Also, thank you very much for the links. They can be useful. Very interesting review on the relationship of iodine to hormonal problems.

Is your friend overweight - that is one risk factor for PCOS?
Thank you for your answer! She weighs 58 kg at 168 cm. I know that in her youth she suffered from anorexia.
 

Laura

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As Nicklebleu wrote above, weight is one risk factor, but not the main issue. In that respect, it seems that a sugar problem may be involved.

I had surgery at 26 yrs old to remove a very large cyst, one ovary and fallopian tube. I had further issues as the years went on including endometriosis and adenomyosis.

One of my daughters had to have surgery for this same reason some 4 or 5 years ago (maybe longer), and she never had weight issues but does have (as do I) problems with insulin/sugar.

Back in 2017, I was prescribed metformin for my sugar instability. I did some research on this medication and discovered that it has beneficial effects on those with PCOS. There is, as might be expected, some dispute about this, but overall, I can say that a LOT of things improved for me and my daughter after we began taking metformin, including hormone issues.



As mentioned already, diet can be very important. Eliminating gluten and dairy from the diet might be a first step. Eggs and nuts can also be problematical.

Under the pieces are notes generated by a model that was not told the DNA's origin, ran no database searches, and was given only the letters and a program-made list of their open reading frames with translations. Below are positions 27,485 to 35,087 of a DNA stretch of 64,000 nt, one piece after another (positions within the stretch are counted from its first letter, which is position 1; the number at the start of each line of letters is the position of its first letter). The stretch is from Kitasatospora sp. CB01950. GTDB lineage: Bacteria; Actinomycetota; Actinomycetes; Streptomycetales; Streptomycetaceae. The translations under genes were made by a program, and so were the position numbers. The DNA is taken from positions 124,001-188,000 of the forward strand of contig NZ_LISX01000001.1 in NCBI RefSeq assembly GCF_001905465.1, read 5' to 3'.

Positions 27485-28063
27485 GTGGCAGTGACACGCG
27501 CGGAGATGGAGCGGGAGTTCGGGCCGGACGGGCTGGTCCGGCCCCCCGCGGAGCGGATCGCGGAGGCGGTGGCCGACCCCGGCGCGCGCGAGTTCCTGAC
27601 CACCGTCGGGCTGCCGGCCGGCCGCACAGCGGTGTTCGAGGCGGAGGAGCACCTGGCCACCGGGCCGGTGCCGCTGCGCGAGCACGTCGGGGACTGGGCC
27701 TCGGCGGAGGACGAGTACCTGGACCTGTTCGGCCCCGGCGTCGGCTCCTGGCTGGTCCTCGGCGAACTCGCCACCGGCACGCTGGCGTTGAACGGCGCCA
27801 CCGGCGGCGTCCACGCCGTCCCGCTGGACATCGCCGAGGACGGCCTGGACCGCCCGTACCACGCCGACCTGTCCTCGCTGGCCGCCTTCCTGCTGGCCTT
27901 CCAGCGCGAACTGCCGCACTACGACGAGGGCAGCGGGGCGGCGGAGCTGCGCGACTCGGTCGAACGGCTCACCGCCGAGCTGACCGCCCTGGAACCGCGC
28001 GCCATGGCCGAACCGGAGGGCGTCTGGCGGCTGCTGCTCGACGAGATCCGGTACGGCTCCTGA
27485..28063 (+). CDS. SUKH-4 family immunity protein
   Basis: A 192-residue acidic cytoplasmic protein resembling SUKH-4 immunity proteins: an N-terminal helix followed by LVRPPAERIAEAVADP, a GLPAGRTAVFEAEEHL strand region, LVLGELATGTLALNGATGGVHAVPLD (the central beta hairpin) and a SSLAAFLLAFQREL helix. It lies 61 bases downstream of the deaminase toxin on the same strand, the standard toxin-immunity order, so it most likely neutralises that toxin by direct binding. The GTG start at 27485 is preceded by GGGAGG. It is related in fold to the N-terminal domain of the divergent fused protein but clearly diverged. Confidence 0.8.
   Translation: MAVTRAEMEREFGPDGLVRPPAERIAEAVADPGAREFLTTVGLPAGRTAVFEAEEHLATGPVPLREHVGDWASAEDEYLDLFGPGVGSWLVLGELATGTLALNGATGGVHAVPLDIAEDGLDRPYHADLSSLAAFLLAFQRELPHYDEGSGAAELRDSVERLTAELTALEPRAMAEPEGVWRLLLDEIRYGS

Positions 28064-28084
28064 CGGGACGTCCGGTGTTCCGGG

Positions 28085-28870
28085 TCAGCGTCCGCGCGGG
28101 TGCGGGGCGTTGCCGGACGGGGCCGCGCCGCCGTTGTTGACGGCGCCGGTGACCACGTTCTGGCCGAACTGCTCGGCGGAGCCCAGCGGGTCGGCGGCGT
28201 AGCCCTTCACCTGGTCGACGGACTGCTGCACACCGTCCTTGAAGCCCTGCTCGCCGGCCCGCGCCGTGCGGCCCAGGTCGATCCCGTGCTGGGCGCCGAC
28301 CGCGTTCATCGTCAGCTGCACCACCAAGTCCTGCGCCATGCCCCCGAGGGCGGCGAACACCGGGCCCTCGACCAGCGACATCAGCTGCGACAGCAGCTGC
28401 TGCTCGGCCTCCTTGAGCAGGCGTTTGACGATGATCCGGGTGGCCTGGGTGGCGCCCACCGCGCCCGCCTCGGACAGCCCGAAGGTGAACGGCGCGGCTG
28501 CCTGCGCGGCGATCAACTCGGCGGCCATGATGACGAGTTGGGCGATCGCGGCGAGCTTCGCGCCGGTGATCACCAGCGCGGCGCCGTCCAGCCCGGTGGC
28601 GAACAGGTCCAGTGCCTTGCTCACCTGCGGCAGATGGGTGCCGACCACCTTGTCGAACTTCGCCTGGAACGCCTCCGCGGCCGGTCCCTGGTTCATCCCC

Cleopatre VII

Jedi Master
As Nicklebleu wrote above, weight is one risk factor, but not the main issue. In that respect, it seems that a sugar problem may be involved.

I had surgery at 26 yrs old to remove a very large cyst, one ovary and fallopian tube. I had further issues as the years went on including endometriosis and adenomyosis.

One of my daughters had to have surgery for this same reason some 4 or 5 years ago (maybe longer), and she never had weight issues but does have (as do I) problems with insulin/sugar.

Back in 2017, I was prescribed metformin for my sugar instability. I did some research on this medication and discovered that it has beneficial effects on those with PCOS. There is, as might be expected, some dispute about this, but overall, I can say that a LOT of things improved for me and my daughter after we began taking metformin, including hormone issues.



As mentioned already, diet can be very important. Eliminating gluten and dairy from the diet might be a first step. Eggs and nuts can also be problematical.
Thank you so much for sharing your story and for your advice.

I know that due to the complex pathophysiology of PCOS, a variety of medications are used to treat this condition including oral contraceptives, acne medications, diuretic spironolactone, and blood sugar-lowering metformin.

My friend's sugar levels are supposedly not too high, although she does manifest insulin resistance. In some studies, her sugar levels were minimally elevated.